Getting into the uncanny valley
Karl MacDorman is an associate professor in the human-computer interaction program at the School of Informatics at Indiana University and has been working with the uncanny valley hypothesis, using human participants, for the past year. In his own research on the subject, MacDorman has found scientific support for the hypothesis, which has revealed, among other things, that there are too many contributing factors for it to be narrowed down to a single theory. "If you are interacting with an android and the timing of its speech and gestures is off, this will be uncanny for a different reason than if its eyes are too far apart. This in turn is uncanny for a different reason than if part of its body is open, exposing wires and motors. I have identified about 10 possible causes for the uncanny valley, and I am sure there are many more."
"If you are interacting with an android and the timing of its speech and gestures is off, this will be uncanny for a different reason than if its eyes are too far apart." -- Dr. Karl MacDorman, School of Informatics at Indiana University
The sheer number of factors and the precision of detail required to perfectly approximate humans makes the process seem extraordinarily daunting, though MacDorman believes that the most difficult of these problems is not in creating proportionately accurate humans, but in the timing and the interactivity of character movement: "I suspect the hard part will not be in finding the right physical proportions, but making the movements seem natural and well-timed, especially during interaction." This presents an extraordinarily poignant problem for video games, in which the player has control over the characters for the majority of the time. The characters must not only look realistic and animate accurately, but they must also react to control with perfect timing.
This character may look realistic, but there are many factors which make her also seem uncanny.
Click here to enlarge.
What makes this uncanny?
Of course, there are still plenty of problems within controlled situations. One such example of this can be seen in developer Quantic Dream's recent tech demo for its game Heavy Rain (working title), which has come under fire for uncanniness since it was first revealed at E3 2006. The trailer, which depicts an extremely realistic female character performing a monologue for the camera, is technologically impressive, yet many people have responded to it in a negative way, stating that there's something about it that is unsettling.
MacDorman lists several factors behind what makes the principal character of the video, Mary Smith, seem unnatural, although he recognises that the video displays great technique nonetheless. "Presumably to enhance realism or reduce calculation, the game designers or animators exaggerate the depth of field, so that Mary's face is rendered in focus, but her hair and neck are out of focus and blurry. In addition, there is sometimes a lack of synchronisation with her speech and lip movements, which is very disturbing to people. People 'hear' with their eyes as well as their ears. By this, I mean that if you play an identical sound while looking at a person's lips, the lip movements can cause you to hear the sound differently." He further cites her pale complexion and the fact that she behaves as a sociopath as reasons that most people will have trouble relating to her. "In general, sociopaths tend to seem odder than ordinary people -- not only in their behaviour, but in their facial asymmetries, which reflect developmental disorders -- as anyone can tell by surfing Web sites that list photographs of known sexual offenders." This list of factors shows the breadth and depth of the uncanny valley problem, in that it goes far beyond what seems obvious (something like the lip synching) and into the more nuanced (the difference of the face structure of sociopaths).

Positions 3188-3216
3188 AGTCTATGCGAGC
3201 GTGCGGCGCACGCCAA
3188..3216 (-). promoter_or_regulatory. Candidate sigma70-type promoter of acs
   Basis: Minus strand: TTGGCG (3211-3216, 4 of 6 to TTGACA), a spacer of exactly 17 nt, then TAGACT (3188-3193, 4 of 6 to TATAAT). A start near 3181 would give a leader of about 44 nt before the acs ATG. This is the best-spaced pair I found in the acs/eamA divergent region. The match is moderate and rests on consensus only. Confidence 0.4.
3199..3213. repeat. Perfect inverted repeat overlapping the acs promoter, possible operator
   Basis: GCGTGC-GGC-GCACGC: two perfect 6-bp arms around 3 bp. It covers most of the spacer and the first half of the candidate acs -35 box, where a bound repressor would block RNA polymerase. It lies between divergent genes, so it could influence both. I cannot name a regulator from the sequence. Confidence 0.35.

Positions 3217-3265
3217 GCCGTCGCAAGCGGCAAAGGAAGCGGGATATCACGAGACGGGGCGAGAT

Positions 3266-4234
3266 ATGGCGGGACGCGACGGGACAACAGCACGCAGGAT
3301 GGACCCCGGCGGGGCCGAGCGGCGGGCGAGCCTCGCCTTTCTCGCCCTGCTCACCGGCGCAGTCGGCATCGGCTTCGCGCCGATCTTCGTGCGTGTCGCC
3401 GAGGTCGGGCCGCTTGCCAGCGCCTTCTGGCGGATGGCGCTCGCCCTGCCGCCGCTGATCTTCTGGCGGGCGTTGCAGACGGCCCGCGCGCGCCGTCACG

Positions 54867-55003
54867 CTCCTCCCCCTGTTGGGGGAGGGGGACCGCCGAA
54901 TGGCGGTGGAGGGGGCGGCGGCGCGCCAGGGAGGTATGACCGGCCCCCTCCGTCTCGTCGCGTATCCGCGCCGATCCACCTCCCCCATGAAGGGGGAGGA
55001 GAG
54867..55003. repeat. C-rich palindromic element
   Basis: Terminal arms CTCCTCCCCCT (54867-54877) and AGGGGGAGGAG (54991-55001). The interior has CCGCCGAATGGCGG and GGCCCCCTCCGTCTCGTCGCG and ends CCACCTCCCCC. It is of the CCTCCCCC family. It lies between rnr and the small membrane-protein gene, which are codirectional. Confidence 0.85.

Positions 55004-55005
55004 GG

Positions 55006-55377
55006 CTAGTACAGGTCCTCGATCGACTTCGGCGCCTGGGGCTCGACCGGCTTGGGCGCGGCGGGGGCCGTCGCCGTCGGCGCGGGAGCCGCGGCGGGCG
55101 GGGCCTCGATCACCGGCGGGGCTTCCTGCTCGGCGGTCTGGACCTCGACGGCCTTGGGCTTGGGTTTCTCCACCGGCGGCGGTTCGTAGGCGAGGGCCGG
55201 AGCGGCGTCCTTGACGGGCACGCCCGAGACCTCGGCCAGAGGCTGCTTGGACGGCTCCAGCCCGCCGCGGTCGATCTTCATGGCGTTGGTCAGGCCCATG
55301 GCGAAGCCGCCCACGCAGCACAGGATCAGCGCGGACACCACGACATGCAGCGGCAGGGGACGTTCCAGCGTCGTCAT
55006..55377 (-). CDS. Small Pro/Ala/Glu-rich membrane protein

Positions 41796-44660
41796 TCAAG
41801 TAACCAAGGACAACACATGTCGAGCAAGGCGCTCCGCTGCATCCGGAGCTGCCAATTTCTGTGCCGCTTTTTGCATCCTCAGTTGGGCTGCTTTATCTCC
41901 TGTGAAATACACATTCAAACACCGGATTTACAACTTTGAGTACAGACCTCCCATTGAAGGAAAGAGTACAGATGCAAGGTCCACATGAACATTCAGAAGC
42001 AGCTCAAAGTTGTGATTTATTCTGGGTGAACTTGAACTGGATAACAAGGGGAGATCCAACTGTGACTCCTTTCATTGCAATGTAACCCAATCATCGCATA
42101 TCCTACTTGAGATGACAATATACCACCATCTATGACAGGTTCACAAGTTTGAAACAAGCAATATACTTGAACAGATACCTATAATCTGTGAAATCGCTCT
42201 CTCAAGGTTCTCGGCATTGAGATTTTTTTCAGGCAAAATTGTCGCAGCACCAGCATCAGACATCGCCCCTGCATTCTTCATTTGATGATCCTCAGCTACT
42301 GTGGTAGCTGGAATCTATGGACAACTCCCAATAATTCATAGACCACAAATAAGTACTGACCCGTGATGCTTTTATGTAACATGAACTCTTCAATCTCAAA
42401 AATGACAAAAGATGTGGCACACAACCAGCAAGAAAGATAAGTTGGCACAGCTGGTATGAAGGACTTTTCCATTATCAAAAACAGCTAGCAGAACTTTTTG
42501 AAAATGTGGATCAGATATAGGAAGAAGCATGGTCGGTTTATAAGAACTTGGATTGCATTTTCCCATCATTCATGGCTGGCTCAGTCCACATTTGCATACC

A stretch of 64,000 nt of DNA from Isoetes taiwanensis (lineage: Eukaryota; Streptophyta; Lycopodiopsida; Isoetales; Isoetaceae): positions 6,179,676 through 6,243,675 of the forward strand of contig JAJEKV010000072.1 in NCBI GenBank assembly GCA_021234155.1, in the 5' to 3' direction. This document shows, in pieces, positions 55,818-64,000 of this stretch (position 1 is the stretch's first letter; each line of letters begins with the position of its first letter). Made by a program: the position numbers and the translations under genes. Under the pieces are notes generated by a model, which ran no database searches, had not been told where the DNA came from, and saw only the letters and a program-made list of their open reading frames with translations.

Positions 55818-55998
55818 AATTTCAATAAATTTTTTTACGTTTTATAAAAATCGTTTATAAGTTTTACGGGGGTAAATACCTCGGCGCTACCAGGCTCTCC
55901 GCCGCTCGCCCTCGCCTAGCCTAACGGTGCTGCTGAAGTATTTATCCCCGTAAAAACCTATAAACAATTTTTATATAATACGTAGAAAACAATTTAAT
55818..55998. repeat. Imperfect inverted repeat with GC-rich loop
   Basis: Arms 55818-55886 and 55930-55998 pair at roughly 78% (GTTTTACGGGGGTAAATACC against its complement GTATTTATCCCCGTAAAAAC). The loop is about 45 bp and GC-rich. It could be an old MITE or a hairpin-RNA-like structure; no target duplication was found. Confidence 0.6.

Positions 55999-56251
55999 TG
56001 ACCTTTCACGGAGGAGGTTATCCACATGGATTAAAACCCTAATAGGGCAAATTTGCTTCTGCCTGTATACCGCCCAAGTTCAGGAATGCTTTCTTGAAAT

And as the animators make these characters more realistic, they have already become used to their less realistic predecessors. So they never get to look at their own creations with fresh eyes."
- Dr. Karl MacDorman, School of Informatics at Indiana University
Posing an even deeper problem for developers, MacDorman believes that animators working from inception to completion will have difficulty witnessing uncanniness in their own projects. "They build up characters that start off looking not particularly realistic and, therefore, not particularly uncanny. And as the animators make these characters more realistic, they have already become used to their less realistic predecessors. So they never get to look at their own creations with fresh eyes. As artists, animators must always rely on their own sense of aesthetics. The problem is that they have lost what is 'common sense' to the rest of us." According to Elspeth Tory, the Animation Project Manager on Ubisoft's upcoming game Assassin's Creed, that's why it's absolutely critical that animators not work on their games in isolation. "You certainly start to get used to a character after a while and can occasionally lose a bit of the objectivity that you had at the beginning of the process. Getting feedback from others, especially the artistic director for animation, is an essential part of the pipeline in order to maintain a standard of believability."